Dear Dr. Dan: My adult daughter is in desperate need of psychological counseling. She has been unhappy for a long, long time but rarely talked about her feelings and, for the most part, has been putting on a brave front that has broken down due to a recent personal rejection. She has been home since this happened, crying uncontrollably and missing work.
She finally said she was depressed and accepted my offer to find professional help. How can I help?
Dear Concerned: Depression can be debilitating but it is also quite treatable with a combination of medication and psychotherapy. In today’s mental-health world, that usually means two different people: one for medication and another for psychotherapy.
Medical doctors such as psychiatrists, internists and family physicians have the authority to prescribe antidepressant and other drugs. But most psychotherapy these days is done by various kinds of licensed mental-health professionals (psychologists, social workers and family therapists). Psychotherapists who treat depression generally are used to working in conjunction with a prescribing physician.
Finding a good therapist may take some research, which is especially difficult for someone who is depressed. So I’m happy that your daughter is open to your offer of help. The best way to find a good therapist is through word-of-mouth. Ask friends or relatives if they have ever seen or know of a psychotherapist they have been happy with. A family doctor might know a name but is less likely to have specific knowledge of the person’s clinical skills.
If you can’t get a personal recommendation, find out from your insurance carrier who in your area it reimburses. Then have your daughter begin to make calls. Most therapists should be willing to spend a couple of minutes on the phone. (If not, call another therapist.)
Some issues to cover:
Make sure the therapist is a licensed mental-health professional with experience treating depression.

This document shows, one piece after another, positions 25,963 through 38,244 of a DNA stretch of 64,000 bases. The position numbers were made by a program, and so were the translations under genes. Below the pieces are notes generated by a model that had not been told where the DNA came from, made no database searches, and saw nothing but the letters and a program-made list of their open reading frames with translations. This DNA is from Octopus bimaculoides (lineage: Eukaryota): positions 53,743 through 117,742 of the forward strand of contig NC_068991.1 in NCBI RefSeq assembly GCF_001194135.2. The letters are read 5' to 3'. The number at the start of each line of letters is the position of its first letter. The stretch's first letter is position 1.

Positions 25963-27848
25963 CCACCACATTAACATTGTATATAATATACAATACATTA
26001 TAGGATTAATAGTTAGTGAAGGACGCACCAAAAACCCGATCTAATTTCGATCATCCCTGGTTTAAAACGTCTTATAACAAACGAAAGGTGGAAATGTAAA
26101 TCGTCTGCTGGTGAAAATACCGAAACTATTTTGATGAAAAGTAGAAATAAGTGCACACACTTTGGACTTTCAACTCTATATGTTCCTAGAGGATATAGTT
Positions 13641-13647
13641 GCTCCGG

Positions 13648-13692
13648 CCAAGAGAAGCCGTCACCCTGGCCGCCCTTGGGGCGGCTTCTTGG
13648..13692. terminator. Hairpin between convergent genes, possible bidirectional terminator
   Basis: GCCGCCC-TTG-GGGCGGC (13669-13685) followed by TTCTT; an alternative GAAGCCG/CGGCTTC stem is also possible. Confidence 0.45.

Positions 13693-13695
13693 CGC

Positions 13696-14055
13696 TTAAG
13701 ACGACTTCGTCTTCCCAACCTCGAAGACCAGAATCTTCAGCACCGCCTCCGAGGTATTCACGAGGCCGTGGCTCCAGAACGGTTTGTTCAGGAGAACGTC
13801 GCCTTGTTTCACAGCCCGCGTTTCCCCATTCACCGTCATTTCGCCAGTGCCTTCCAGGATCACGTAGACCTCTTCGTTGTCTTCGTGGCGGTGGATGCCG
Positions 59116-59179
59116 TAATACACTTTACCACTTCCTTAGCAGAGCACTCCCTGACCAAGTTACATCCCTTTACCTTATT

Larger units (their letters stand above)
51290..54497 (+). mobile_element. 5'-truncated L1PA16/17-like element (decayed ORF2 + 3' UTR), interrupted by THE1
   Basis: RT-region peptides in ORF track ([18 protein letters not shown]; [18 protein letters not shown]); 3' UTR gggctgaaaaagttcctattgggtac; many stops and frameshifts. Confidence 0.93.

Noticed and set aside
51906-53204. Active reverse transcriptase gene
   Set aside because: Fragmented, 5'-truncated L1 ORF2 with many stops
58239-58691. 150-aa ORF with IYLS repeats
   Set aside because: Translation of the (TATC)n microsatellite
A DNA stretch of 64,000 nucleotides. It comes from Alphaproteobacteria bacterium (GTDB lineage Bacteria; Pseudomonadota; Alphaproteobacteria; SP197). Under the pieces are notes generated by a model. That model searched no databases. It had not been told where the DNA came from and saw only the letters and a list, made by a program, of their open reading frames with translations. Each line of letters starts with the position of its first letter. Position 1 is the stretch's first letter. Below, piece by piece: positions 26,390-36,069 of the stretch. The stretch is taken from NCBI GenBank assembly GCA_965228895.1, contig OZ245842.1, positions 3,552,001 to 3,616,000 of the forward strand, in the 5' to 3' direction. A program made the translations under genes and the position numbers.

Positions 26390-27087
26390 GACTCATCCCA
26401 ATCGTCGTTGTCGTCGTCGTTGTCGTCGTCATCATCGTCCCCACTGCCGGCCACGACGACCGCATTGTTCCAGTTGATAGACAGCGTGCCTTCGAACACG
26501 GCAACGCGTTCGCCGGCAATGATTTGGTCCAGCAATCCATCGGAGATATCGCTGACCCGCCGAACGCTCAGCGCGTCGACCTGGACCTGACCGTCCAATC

Find out how much a session costs and how long the therapy takes, on average.
Perhaps most important, your daughter – or anyone seeking therapy – should get a sense of whether she would be comfortable with that clinician.
If all is good, make an initial appointment. This first session is really a two-way evaluation, as both will be deciding if they can work together. Your daughter probably won’t feel completely safe with a new person but she should get a sense of competency and a feeling that she is understood.
Hopefully, she will leave with an idea of how that therapist works and how long treatment typically lasts. I wouldn’t be comfortable with a therapist who says it will be X number of sessions because I wouldn’t want a “one-size-fits-all” treatment (although health-insurance companies may push in that direction). On the other hand, therapy should not take years.
Finding a physician for medication is easier. Psychotherapists often can recommend a medical doctor they have worked with. I also sometimes encourage new patients to start with their family doctor. Family physicians and internists are pretty knowledgeable about depression and medication, and this is generally the easiest and least expensive way to begin.
If the first drug prescribed is not effective, or if there are too many side effects, don’t worry; it’s sometimes difficult to find the right medication on the first try. Even if you do, it could take four to six weeks to see results. If one or two tries with the family doctor don’t work, I think it is important to see a psychiatrist who can do a more thorough evaluation and who may have more knowledge about which medication, or combinations of medication, would be helpful.
If your daughter doesn’t feel at least some improvement after a few months, it might be time to review the direction of therapy, medication or both.